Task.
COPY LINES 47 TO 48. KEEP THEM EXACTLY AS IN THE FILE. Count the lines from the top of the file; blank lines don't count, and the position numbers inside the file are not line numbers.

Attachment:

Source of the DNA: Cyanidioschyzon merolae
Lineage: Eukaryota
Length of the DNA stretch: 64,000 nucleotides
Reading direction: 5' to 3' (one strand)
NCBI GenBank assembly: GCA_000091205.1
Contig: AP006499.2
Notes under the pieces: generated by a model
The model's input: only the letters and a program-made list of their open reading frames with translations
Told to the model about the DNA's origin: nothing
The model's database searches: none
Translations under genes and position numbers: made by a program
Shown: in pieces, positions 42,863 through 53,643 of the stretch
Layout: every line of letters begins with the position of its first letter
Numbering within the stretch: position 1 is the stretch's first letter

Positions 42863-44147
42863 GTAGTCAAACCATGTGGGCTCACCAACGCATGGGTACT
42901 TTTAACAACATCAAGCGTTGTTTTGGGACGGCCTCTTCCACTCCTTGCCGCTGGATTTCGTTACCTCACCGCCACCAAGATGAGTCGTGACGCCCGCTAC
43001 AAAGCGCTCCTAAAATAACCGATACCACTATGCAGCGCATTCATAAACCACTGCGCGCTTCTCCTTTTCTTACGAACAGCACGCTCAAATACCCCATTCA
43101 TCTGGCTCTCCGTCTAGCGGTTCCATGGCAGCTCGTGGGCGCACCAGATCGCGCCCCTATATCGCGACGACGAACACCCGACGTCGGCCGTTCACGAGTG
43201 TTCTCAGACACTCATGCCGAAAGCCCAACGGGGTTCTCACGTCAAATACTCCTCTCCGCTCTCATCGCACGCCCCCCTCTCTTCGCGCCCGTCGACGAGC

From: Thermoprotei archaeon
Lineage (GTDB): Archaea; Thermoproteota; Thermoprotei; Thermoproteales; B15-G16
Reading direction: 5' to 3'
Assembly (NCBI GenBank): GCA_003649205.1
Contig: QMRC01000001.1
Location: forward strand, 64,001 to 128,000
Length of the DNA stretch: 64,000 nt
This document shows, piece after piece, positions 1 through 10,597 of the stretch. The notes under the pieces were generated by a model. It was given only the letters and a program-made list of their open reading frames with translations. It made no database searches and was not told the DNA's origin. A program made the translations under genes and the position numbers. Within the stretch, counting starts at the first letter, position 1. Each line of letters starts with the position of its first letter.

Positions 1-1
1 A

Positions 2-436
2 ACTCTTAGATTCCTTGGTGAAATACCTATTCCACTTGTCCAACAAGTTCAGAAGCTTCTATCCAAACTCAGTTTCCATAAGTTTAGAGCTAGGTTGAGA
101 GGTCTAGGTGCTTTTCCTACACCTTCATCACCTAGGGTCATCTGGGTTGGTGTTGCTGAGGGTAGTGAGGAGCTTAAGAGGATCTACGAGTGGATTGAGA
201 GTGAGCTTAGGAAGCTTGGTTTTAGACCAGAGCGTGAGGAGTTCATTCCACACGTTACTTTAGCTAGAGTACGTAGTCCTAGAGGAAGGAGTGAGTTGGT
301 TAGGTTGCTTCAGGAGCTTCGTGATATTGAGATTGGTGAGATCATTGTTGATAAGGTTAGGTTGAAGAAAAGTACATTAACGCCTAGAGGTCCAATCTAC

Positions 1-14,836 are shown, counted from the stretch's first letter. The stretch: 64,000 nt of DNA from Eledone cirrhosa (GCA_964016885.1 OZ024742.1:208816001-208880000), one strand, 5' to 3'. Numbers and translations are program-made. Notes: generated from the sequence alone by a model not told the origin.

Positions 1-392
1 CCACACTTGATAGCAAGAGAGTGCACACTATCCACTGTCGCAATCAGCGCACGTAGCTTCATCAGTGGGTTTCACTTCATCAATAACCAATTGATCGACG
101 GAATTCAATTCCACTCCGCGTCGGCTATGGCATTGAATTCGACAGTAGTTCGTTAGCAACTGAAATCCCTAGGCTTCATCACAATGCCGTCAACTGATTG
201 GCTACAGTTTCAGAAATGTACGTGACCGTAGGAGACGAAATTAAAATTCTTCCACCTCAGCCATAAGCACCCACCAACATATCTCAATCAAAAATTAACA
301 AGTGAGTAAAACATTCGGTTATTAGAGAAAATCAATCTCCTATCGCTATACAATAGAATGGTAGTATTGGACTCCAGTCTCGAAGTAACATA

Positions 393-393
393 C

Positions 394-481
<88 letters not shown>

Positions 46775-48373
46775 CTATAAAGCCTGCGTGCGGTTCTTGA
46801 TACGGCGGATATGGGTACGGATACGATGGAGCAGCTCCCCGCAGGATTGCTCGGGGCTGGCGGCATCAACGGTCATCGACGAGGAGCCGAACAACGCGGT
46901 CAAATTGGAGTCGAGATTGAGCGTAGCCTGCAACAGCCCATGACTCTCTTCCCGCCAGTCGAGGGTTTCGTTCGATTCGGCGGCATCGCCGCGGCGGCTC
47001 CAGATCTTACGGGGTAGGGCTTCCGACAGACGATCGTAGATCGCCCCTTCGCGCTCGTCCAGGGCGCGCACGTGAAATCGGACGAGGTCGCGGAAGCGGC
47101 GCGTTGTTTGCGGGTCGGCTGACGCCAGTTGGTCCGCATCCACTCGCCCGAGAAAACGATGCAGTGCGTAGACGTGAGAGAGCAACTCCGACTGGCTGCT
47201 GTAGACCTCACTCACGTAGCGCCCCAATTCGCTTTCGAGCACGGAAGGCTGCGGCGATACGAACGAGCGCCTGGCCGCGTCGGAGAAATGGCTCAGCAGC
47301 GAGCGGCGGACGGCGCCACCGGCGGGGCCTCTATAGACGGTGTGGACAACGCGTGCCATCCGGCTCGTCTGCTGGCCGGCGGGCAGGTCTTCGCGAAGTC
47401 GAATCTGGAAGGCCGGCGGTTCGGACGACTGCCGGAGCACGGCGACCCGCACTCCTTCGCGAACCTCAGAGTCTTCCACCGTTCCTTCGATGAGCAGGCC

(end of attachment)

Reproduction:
46775 CTATAAAGCCTGCGTGCGGTTCTTGA
46801 TACGGCGGATATGGGTACGGATACGATGGAGCAGCTCCCCGCAGGATTGCTCGGGGCTGGCGGCATCAACGGTCATCGACGAGGAGCCGAACAACGCGGT